Use filtered water, or failing that, low-mineral bottled water. Just ordinary good drinking water that doesn’t taste like chlorine.

The teas I sent can all be brewed at boiling: that is, you bring the water up to a boil, then turn your kettle down to keep it just under a boil. If you have a whistling kettle, it should just barely make any noise. Another way to keep your water up to temperature is to use a vacuum thermos: fill it with boiled water, wait 20 seconds, dump it out, the refill and seal it. You can also just bring the water briefly back up to a boil when you need to; that’s slightly worse than the other techniques, but don’t worry about the difference for now.


You’ll need a brewing vessel of about 100mL (80~120 or so). And a cup to drink from. A full set-up with a pitcher to pour the tea into, and a filter, is better.

The process

These teas are all brewed similarly: pour the hot water into the teapot or gaiwan. Once it’s heated up, pour the water into your pitcher, and from there into the cup(s). Put one session’s worth of dry leaf in the pot, cover it, and let it heat for 30 seconds to a minute. Lift the lid and smell the dry leaf.


Before any real brews, you’re going to wash the leaf. Pour hot water in, cover, and after a very short time, pour it out. This “wakes up” the leaf, and gets it ready for reliable brewing (don’t skip this step, I’ve A/B tested and it makes a big difference). Most of the time there’s just a bit of aroma in this brew, and little taste. Pour it into the cup(s) then pour it away. If you have a tea pet like my fatso kitty, you can give it to them.

After rinsing the leaf and letting it steam another half minute or so, look at the wet leaf, and take a smell. It usually smells quite different from the dry leaf.

The brews

Pour the hot water over the leaf, and cover the pot. After a certain amount of time, pour the tea into the pitcher. If you have a gaiwan, you’ll need to push the lid slightly off-center to make a small opening.

pick up the gaiwan without burning your fingers

pour the tea

For larger leaf teas it’s easier to keep the leaf in and pour the tea out. The smaller and more broken the leaf, the trickier this is, but that’s why it’s good to pour through a filter. If leaves come through, just dump them back into the gaiwan or pot.

Pouring into a pitcher is important if you’re sharing the tea. It lets everyone get a taste or two of each brew. It’s also important if you’re drinking alone out of small cups.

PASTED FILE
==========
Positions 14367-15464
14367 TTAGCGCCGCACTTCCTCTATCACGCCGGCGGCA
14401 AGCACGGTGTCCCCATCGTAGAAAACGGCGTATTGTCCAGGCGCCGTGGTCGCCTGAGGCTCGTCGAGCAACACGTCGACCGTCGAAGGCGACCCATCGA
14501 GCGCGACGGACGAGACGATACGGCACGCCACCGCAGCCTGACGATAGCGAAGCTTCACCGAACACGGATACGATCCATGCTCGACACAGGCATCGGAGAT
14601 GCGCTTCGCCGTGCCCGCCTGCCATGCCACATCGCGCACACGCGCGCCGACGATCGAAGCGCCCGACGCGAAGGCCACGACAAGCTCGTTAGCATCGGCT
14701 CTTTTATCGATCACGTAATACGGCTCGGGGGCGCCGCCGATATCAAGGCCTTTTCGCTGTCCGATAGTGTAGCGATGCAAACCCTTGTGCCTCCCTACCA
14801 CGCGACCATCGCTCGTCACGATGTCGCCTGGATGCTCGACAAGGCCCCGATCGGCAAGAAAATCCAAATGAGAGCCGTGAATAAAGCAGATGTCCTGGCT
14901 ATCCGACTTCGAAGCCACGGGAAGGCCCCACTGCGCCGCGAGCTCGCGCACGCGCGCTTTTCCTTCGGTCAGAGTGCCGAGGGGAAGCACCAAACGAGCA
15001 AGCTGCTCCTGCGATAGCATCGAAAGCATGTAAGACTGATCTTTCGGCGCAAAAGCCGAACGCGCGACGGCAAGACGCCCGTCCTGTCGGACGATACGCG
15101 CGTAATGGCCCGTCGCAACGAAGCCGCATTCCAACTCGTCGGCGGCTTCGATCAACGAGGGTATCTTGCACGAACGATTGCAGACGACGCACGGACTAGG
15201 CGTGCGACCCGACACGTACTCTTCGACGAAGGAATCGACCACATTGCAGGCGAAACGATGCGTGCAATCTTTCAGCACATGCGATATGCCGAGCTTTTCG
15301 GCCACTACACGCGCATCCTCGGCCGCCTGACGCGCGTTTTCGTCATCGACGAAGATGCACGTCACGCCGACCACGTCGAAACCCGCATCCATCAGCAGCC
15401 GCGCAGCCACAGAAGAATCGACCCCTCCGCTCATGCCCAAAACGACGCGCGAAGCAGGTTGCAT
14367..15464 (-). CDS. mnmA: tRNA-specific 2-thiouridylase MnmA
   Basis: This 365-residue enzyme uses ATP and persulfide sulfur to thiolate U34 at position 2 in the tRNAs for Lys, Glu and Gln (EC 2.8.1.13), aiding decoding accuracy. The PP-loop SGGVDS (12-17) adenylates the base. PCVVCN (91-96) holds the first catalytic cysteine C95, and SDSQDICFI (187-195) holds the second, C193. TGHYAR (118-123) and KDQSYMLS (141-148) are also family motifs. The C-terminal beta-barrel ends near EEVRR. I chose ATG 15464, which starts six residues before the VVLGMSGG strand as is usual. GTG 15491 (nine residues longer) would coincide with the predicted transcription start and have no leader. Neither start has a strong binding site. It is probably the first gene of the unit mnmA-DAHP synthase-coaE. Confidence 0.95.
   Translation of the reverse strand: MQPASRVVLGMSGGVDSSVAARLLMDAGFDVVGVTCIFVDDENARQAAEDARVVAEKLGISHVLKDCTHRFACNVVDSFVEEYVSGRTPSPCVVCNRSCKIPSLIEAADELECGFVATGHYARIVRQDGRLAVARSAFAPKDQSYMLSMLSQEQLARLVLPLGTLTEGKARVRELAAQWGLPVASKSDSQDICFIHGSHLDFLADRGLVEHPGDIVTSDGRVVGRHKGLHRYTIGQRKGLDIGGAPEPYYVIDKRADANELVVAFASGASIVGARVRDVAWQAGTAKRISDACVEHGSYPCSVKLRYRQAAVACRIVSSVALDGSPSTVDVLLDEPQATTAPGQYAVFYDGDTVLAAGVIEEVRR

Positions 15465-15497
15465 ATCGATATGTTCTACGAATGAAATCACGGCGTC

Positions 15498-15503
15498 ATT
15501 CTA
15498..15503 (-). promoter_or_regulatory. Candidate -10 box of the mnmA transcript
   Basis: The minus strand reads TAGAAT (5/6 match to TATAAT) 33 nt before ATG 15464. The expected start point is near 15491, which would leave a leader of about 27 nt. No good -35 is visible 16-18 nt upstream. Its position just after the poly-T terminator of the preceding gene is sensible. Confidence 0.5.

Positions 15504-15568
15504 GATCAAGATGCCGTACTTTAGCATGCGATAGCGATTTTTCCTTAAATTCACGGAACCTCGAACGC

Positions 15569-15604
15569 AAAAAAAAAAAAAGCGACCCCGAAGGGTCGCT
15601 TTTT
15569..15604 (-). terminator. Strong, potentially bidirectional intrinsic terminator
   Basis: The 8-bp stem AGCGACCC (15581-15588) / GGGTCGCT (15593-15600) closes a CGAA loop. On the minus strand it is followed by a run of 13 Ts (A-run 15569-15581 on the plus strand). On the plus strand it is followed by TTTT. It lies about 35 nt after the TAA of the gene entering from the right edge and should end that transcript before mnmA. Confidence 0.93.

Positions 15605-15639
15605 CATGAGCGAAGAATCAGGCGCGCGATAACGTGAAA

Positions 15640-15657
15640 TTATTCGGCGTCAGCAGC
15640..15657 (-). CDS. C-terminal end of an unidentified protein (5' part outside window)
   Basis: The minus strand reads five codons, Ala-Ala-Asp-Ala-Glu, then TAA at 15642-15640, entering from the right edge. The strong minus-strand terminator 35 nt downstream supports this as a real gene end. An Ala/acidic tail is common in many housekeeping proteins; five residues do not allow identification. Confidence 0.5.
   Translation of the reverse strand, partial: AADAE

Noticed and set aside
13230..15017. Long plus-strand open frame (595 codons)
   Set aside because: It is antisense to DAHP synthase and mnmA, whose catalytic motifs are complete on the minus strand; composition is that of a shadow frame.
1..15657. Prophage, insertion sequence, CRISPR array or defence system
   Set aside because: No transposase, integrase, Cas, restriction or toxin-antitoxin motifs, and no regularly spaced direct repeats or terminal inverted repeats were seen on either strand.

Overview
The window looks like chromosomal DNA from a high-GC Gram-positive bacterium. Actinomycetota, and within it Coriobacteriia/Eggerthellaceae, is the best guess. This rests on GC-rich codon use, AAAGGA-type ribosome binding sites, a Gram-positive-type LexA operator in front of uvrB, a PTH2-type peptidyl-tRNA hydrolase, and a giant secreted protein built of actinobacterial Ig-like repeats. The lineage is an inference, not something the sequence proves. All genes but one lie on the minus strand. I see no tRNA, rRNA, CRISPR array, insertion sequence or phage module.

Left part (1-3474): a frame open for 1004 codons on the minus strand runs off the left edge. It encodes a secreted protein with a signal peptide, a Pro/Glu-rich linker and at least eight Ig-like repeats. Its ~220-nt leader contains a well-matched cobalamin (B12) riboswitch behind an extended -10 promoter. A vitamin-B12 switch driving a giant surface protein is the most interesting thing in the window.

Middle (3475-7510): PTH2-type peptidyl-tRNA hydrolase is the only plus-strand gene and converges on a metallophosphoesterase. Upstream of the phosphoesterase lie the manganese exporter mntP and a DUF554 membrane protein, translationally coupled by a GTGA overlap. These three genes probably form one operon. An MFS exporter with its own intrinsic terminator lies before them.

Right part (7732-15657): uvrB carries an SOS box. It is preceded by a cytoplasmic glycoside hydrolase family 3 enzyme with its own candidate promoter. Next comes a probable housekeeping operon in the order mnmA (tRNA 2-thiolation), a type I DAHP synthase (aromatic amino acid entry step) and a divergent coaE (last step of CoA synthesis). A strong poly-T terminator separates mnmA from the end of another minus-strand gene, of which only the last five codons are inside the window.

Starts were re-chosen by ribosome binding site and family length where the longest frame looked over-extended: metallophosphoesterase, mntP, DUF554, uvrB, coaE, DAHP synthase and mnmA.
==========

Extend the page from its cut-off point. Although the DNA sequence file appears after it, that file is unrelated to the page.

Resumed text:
First brews

The first 3-4 or so brews of a tea give you the most aromatics. For most teas (certainly oolongs, whites, and usually shu), the second brew is the most loved.

Middle brews

After the initial few brews, there’s a first change in the flavor of the tea. Some of the initial aromas start to fade, and new flavors come up from deeper in the leaf.

Late brews

Once your brew times get distinctly over 1 minute, you’re into the deep leaf flavors. For some teas this isn’t very interesting, and it’s done. For some teas these brews are also very good and you get yet another set of flavors. Thick tea pots that hold the heat are better here. Make sure your water is as hot as you can get it.


Once you’ve gone through the process once or twice, it’s pretty easy, and shouldn’t be intimidating. It can be fun to get into all the details, and to learn all the different contradictory things you can do and learn why you’d do them … and you’ll eventually end out a tea master if you go far enough along that path. But it’s not necessary, especially when getting started. Enjoy the process, enjoy the tea, and share what you think of it, good or bad!

En savoir plus...

from un-epic notebook

mad thanks to thomate lad sent me a looot of tea, all packaged so nicely with handwritten labels

i was excited to grab my smol yet chonky teapot and try some of it out!

2012 shu (med fermented)

This one is tagged as “med fermented” and “old-style tea factory”. Brewing instructions are simple enough: rinse first, brew for 20-30 secs, and go on from there.

im vibin with it perhaps im brewing it incorrectly, but it doesnt have much of a strong taste the aftertaste is a bit sandy, but overall feels kinda magical

dong ding

nice roasty taste from the beginning what i love doing is warming up my (cheap ass) clay pot with hot water, emptying it, and putting the tea inside the warmth from the pot really makes the tea smell much more poignant

the taste is really nice, “rocky” in a way after a couple of brews it tastes more fresh, more floral

looking forward to drinking more oolong from this batch

li shan

taiwanese red tea i don't think i've tried this one before

the fragrance is amazing, sweet like honey tastewise it is similar to regular good black tea

i'm pleasantly surprised, never tried a tea like this i wonder if it is any good with milk